Commons Diary: Gillian Keegan - The House, Parliament's Magazine

With the country bitterly split over Brexit, Gillian Keegan heads out on the campaign trail hoping to remind voters that, whatever our differences, we have far more in common than that which divides us

The word “unprecedented” has defined my time in Parliament. Unprecedented moments of drama with backbenchers seizing control of the order paper, prorogations that never were and a record number of colleagues switching parties or becoming independent part way through the Parliament.

We’ve even had the official opposition refusing to vote for a General Election through the fixed-term Parliament Act. Yet the very next day supporting a General Election Bill.

Now we have the unprecedented consequence… the first December election since 1923.

A few weeks ago, I was part of a group of One Nation Conservative MPs invited to Downing Street to discuss ideas for an anticipated manifesto. The Prime Minister and his team were actively listening, highly engaged and taking notes.

At the time I was struck by how refreshing it was to focus on discussing the domestic agenda, with bold plans to increase investment in the National Health Service, schools, police, roads, green technologies and more, much of which was reflected in the Queen’s Speech. It made a welcome change from discussing Brexit. 

The PM, despite nay-sayers, has managed to secure a new deal with the EU, a feat many said was impossible. Yet here we are, stagnated once again by a divided Chamber, so, to the ballot box we must go…

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The daily lives of every MP have in one way or another been impacted by Brexit. Whether through the thousands of emails we receive, hours of debates, endless conversations in the tea room and of course the deluge of social media abuse from hashtag Brexit warriors – on either extreme of the debate.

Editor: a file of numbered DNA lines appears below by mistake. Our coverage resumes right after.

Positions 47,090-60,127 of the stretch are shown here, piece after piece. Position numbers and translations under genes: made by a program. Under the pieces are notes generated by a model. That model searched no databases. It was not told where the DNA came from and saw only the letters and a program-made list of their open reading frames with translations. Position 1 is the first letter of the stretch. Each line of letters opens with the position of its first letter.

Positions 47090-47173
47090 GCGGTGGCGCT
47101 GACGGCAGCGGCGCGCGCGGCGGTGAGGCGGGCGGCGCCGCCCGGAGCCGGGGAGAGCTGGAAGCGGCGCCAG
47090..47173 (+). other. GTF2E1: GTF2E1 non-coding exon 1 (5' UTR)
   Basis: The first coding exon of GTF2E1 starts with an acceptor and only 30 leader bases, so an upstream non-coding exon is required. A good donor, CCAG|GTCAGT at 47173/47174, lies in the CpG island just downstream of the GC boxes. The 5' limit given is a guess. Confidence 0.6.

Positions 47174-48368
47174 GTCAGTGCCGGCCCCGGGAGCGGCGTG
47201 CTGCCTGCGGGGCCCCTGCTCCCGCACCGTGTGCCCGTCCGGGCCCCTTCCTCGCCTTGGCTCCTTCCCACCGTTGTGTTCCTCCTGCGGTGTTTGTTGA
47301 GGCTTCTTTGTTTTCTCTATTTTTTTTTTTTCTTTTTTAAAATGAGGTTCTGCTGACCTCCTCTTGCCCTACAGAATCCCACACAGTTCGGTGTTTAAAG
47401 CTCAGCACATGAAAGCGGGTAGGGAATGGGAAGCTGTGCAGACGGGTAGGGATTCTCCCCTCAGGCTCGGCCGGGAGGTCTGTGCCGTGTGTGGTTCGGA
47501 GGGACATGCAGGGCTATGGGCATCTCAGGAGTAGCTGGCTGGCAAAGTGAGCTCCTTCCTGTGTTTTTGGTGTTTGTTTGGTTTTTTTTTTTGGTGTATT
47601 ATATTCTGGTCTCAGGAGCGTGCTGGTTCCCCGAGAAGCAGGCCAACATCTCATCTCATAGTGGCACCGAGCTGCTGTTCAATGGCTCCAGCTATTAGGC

In my view the Conservative Party has taken the sensible decision to accept the result of the Referendum and negotiate an orderly way to leave the European Union. We will be a leave party at the next election, but there may be pressure from some quarters to double down: to adopt a policy to leave without any deal at all. Those advocating this are profoundly misguided. No deal can only be an absolute last resort, not a desirable outcome for any serious political party. It will be quickly apparent that no deal does not exist as a destination, it is only the beginning of an even more painful set of discussions.

It appears Nigel Farage and the Brexit Party will stand in this election on a “no-deal” platform, but he is completely unaccountable and does not have to run the country, support business investment or help build the next generation of skilled entrepreneurs and employees. The Conservative Party has a duty to the country beyond getting through an election.

Some are still calling for another say on Brexit, led by the People’s Vote campaign and ‘Our Future, Our Choice’ which is the youth wing of the campaign. Both Co-Presidents, Will and Lara are my constituents, and I have met with them several times to hear their concerns and views moving forward. Although I don’t agree with their ambition to re-run the vote, I do believe it is fundamental that their voices are heard and they should play a role in shaping our future relationship with the EU. Ensuring young people have opportunities to study, travel and work across Europe should form part of the next phase of the Brexit negotiations.

Brexit is a highly divisive subject as by nature, the Referendum created two opposing camps. However, the reality is most of us don’t occupy either end of the extremes and have far more in common. Once we have left the EU we need to work hard to unite our country and ensure we listen to the voices of all generations, across our four nations, to shape our future. Personally, I believe The Prime Minister’s deal enables us to achieve that goal, and is our ticket to leaving the EU in a way that respects the Referendum result, whilst keeping a close working relationship which is vital for businesses, our security and the wider economy.

My forward diary is now being re-written, with far more meetings on the doorstep and hustings but I am sure there will be no let-up in the Brexit debate. It will simply move from the green benches to the rolling green hills of the South Downs.

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